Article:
India does not need a sedition law
Our law on sedition is dangerously overbroad and capable of trapping the innocent. So it is vulnerable to constitutional scrutiny
On March 6, a Supreme Court Bench consisting of Justices A M Khanwilkar and Dinesh Maheshwari declined to entertain a plea seeking guidelines for registration of criminal cases for sedition. The petition made a specific reference to an incident in Karnataka where a sedition case was framed against a few in charge of a school for staging a play. Many such cases have been filed across the country in recent times. Some of them relate to putting up banners or raising political slogans.
Section 124A of the Indian Penal Code (IPC) deals with the offence of sedition. It is a colonial provision. By virtue of Article 372 of the Constitution it continued to govern the citizens of India, as it was not repealed. Its misuse has been rampant. Its history is curious. Prior to Independence, it was invoked against Gandhi, Bal Gangadhar Tilak, Lala Lajpat Rai, Aurobindo, Annie Besant and Abul Kalam Azad, among others. In the ‘great trial’ of 1922, Gandhiji said about the legal provision: “I know that some of the most loved of India’s patriots have been convicted under it. I consider it to be a privilege, therefore, to be charged under that section.” Though Nehru criticised the provision as “highly objectionable and obnoxious”, at no point of time did the Congress-led Centre think of repealing it. During unjust political situations, illiberal regimes misused the law against their own citizens and the saga continues even now.
According to the provision, words or signs or visible representations that bring in hatred or contempt towards the government amount to the offence of sedition. The maximum punishment is imprisonment for life. So the law’s very vocabulary has a draconian effect, as it indicates that even a criticism of the government could be branded as seditious. The provision, on the face of it, is intimidating and undemocratic.
However, in Kedar Nath Singh (1962), the Supreme Court upheld the constitutional validity of the provision with a significant rider that “comments, however strongly worded, expressing disapprobation of actions of the government, without exciting those feelings which generate the inclination to cause public disorder by acts of violence, would not be penal”.
The court emphasised that even a stringent criticism, written or spoken, “will be outside the scope of the section”. The accused in that case was a leader of the Forward Communist Party, who spoke about “revolution” that would establish “a government of the poor and the downtrodden in India”. In Balwant Singh (1995), the top court said that a casual raising of a slogan like “Khalistan Zindabad”, without any other act, cannot attract the charge of sedition. Bilal Ahmed Kaloo (1997) said that existence of an overt act is the decisive ingredient of the offence.
The emerging legal position is that when there is no incitement to violence, there is no offence of sedition. Certain statements or remarks by themselves cannot make out an offence unless they “create disorder or have the pernicious tendency to create public disorder”, to use the phrase in Kedar Nath.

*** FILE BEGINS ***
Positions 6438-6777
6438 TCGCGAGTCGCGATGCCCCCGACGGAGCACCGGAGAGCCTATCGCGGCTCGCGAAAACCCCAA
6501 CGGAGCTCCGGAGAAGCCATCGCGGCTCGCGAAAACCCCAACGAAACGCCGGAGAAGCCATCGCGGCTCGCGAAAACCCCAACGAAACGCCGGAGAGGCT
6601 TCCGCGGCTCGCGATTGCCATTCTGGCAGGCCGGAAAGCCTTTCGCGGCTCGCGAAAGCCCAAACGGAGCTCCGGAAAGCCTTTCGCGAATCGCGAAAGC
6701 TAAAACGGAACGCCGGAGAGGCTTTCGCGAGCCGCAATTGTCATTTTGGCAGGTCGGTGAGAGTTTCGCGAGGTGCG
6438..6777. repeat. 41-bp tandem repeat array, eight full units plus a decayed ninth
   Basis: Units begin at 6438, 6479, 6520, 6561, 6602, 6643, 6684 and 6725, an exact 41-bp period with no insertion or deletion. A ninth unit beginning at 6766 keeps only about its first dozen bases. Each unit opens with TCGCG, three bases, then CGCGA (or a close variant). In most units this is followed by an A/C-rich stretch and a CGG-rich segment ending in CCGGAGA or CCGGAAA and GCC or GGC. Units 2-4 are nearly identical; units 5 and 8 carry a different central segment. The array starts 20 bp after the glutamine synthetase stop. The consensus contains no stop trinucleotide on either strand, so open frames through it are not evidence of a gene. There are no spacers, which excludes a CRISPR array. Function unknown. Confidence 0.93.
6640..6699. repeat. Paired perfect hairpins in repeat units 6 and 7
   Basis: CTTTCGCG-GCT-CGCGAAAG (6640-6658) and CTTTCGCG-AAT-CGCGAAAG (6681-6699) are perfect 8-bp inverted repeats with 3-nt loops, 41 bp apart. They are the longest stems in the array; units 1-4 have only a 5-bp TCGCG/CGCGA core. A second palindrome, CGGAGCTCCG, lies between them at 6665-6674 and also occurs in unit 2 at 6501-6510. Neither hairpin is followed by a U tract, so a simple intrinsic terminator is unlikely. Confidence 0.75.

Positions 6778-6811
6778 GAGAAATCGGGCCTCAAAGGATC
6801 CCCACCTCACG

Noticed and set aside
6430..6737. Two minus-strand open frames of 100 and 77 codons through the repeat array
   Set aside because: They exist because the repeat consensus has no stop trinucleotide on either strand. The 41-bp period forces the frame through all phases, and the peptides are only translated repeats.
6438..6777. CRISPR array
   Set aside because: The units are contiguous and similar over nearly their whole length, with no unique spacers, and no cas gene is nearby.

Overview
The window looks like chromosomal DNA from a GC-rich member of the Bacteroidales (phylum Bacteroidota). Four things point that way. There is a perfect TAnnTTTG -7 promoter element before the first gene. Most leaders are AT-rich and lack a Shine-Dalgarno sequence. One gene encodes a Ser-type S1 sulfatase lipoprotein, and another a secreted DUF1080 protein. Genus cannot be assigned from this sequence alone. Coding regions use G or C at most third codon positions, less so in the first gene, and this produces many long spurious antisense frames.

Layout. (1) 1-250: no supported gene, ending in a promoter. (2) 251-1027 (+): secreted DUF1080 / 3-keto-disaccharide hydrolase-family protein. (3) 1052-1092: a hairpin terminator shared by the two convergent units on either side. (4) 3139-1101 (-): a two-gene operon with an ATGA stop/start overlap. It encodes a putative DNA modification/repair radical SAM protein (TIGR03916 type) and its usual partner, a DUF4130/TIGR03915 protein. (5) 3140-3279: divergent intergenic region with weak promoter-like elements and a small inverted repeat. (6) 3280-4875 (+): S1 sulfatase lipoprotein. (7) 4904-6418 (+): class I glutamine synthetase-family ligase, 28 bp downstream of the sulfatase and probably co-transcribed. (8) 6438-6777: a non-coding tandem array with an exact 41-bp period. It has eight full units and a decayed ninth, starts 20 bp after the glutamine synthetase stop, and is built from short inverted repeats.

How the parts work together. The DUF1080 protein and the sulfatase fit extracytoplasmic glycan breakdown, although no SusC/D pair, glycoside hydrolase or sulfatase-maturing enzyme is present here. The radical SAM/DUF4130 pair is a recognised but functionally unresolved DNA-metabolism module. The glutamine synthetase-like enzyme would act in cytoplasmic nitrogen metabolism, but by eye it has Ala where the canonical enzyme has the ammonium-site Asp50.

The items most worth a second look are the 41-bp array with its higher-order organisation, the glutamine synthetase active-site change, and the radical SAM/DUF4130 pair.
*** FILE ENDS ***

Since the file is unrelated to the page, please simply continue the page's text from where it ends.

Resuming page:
This writer has argued even earlier that the provision as such had to be scrapped by the top court or repealed by the legislature. There is an ostensible ambivalence in Kedar Nath, as it abundantly warns against the dangers of textual reading and motivated invocation of the provision by the police or the government of the day.
The judgment relied on the British genesis of the sedition law, whereas even in Britain, the law was abolished in 2010, as it was found unsustainable in the light of the Human Rights Act, 1998. In countries like New Zealand, the US, Canada and Australia, sedition law has either been abolished or put to disuse. In Nigeria, the provision was judicially struck down in Arthur Nwankwo (1985) . The Indian law on sedition is also dangerously overbroad and capable of “trapping the innocent” and so vulnerable to constitutional scrutiny. Again, other provisions in the penal code dealing with offences against the state are adequate to achieve the object of protection of sovereignty. Sections 121, 121A and 122 of the IPC deal with the offence of waging war against the government of India. And there are special enactments to deal with terrorism and other anti-national activities.
As such, the provision is a dangerous and risky addition, even from the state’s point of view. Reports say that 48 cases of sedition were registered in 2014 and the number rose to 70 in 2018. There is reason to think that the trend got further accelerated thereafter. During the four years since 2015, though 191 cases for sedition were filed, trials were concluded only in 43 among them, leading to only four convictions. This revelation by the National Crime Records Bureau (NCRB) is testimony to the law’s humiliating track record. During the UPA regime, in 2011, hundreds of activists who protested against the nuclear power plant at Kudankulam were booked for sedition.
In the famous decision in Texas v Johnson (1989), the US Supreme Court said that even the right to burn the US national flag falls within the ambit of free speech, for, in the words of Justice Anthony Kennedy, “it is poignant but fundamental that the flag protects those who hold it in contempt”. India, on the other hand, requires a minimum guarantee that those who are on the streets, saluting the national flag and holding the Constitution in their hands are not labelled as culprits. Mark Twain has put it in perspective: “Loyalty to the country always; loyalty to the government, when it deserves it.”
Lawyer, Supreme Court of India Email: email@example.com